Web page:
Batman: Arkham Origins Review
Beginning with a dark and gloomy shot of bats clinging to a roof, we're thrust straight into the action of Batman: Arkham Origins as Bruce Wayne descends in an elevator into the well known Batcave. There's trouble on Christmas Eve as Black Mask terrorises Blackgate Prison. Bruce suits up, Alfred watching woefully from the side, as Batman now steps away climbing into the Batwing and launching off into the night.
It's an exciting and memorable opening for fans as it's the first time we've seen the Batcave in an Arkham game. Warner Bros. Montreal takes over for this latest entry in the franchise after Arkham Asylum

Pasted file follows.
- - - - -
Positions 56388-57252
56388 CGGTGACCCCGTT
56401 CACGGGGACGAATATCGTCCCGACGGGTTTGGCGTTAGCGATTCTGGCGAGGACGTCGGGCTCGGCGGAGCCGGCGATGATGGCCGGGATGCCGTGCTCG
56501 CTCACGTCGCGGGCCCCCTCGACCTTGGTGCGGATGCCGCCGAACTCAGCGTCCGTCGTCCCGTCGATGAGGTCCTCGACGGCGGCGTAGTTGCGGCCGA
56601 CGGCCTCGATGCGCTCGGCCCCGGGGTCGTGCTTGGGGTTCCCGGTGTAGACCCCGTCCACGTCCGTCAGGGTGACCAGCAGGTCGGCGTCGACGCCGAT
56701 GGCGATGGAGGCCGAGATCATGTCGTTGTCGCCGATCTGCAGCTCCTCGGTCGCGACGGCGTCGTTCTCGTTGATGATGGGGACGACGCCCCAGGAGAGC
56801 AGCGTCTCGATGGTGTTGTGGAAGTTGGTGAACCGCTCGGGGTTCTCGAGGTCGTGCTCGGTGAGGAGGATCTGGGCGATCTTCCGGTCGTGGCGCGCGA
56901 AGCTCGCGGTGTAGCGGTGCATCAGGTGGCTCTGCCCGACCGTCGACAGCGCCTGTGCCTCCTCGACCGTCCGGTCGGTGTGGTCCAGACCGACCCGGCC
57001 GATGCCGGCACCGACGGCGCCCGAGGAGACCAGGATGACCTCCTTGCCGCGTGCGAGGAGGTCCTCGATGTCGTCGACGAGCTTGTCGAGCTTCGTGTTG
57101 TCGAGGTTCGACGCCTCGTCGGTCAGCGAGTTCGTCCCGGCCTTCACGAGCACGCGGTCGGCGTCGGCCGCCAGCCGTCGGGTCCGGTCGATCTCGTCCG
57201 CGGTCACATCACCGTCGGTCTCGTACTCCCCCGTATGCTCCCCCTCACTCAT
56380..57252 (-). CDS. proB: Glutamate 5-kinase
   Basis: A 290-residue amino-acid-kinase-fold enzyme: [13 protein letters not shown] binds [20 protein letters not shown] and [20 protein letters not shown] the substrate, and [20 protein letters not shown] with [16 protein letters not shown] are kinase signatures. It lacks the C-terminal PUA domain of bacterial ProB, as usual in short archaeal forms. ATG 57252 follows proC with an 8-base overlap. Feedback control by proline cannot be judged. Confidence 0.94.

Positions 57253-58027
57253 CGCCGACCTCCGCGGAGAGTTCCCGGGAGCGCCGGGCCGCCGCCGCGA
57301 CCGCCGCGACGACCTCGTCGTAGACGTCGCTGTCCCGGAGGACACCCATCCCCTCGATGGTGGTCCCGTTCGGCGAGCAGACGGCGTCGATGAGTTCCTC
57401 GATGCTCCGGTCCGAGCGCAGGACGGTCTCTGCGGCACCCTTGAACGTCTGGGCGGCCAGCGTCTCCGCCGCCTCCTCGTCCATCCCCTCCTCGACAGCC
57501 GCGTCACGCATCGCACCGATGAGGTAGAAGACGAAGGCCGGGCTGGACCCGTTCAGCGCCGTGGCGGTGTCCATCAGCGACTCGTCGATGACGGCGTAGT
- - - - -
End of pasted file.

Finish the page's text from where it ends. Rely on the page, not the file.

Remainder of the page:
and Arkham City
produced by Rocksteady. Straight away in the opening moments of the game you can see that WBM have adopted Rocksteady's baby and handle it well. The iconic Freeflow and Predator Combat of the previous Arkham games remains completely intact. It's a combat system that has been close to perfect right from the very beginning in Arkham Asylum
and fans will jump back comfortably into Batman's shoes. Navigation hasn't changed. Running, jumping, gliding and the Grapnel Accelerator have all been retained and function just as well as they have in previous games. In terms of the core gameplay, it feels and plays like any of it's predecessors. No need to fix what isn't broken. A new addition to navigation, though, is the ability to unlock Fast Travel markers across the significantly larger map. It's a seemingly minor addition, but very welcome on a map this size.